Ranking Roger – That was the Royal Festival Show, yea that was a lot to do with Mojo Magazine, as they had a lot to do with with the planning of that event. We tried to make that whole experience succeed and I think we did. We had all the members there apart from two and it was sold out, so we knew that there was reason to continue and carry on as The Beat. The audience was incredible and had traveled from all over the UK and beyond to see us because they thought they would never see that show ever again.
So twelve years later, we are still going and it just feels really healthy, if you know what I mean. That whole scene with bands like The Clash and The Specials, was just amazing. We don’t have music like that anymore and it’s such a shame because people are angry and music is a great non-violent way of getting your frustration out. Something needs to change.
OD – Ranking Jr is now a full time part of the band, how has this effected the writing process and the general performances of the band?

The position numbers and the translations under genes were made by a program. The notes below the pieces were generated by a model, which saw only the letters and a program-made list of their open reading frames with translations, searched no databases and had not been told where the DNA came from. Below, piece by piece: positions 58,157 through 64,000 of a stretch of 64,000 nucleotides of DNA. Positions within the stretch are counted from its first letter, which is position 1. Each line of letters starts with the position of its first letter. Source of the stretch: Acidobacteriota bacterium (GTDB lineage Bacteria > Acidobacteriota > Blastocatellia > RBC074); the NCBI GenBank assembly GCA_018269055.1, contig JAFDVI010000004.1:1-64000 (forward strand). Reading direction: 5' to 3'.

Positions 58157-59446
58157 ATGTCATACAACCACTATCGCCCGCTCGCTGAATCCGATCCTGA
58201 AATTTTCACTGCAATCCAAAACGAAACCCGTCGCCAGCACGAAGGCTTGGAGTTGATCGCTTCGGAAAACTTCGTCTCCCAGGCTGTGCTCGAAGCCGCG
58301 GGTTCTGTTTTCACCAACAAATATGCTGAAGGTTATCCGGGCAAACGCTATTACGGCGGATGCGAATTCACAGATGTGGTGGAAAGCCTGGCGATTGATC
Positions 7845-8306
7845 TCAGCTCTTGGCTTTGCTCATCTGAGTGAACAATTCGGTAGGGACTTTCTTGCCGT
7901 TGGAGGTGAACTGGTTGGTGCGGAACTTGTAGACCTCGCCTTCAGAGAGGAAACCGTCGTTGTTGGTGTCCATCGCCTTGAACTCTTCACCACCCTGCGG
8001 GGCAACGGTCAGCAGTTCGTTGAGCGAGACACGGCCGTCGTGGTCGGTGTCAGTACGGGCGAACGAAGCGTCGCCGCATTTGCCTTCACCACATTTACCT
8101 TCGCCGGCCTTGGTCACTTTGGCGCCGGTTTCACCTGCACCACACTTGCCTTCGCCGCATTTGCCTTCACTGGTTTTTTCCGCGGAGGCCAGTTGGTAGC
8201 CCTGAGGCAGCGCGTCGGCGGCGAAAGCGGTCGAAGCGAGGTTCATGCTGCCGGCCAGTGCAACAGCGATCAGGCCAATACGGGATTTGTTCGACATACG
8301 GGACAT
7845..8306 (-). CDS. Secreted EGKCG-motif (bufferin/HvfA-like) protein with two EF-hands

Ranking Roger – It really hasn’t changed anything. I mean, he (Ranking Jr.) has heard my music since he was born and has also been on the road with me since he was 15 years old. He has been doing this for so long now, that he can run his own thing. He loves being in this band and it’s a great thing, because all the young-blood, the new audience are looking to him and the older heads are looking at me. Within it all, we both command the stage and we know our place. There is no hierarchical element to it, we just know to back each other up on stage. If there is a situation where I have a weak voice during the show, he will back me up and likewise if his voice is going, I will back him up. We sing in unison and back each other up. It’s a really good vibe and relationship and one that I don’t see in many Father and Son’s, I’m very lucky.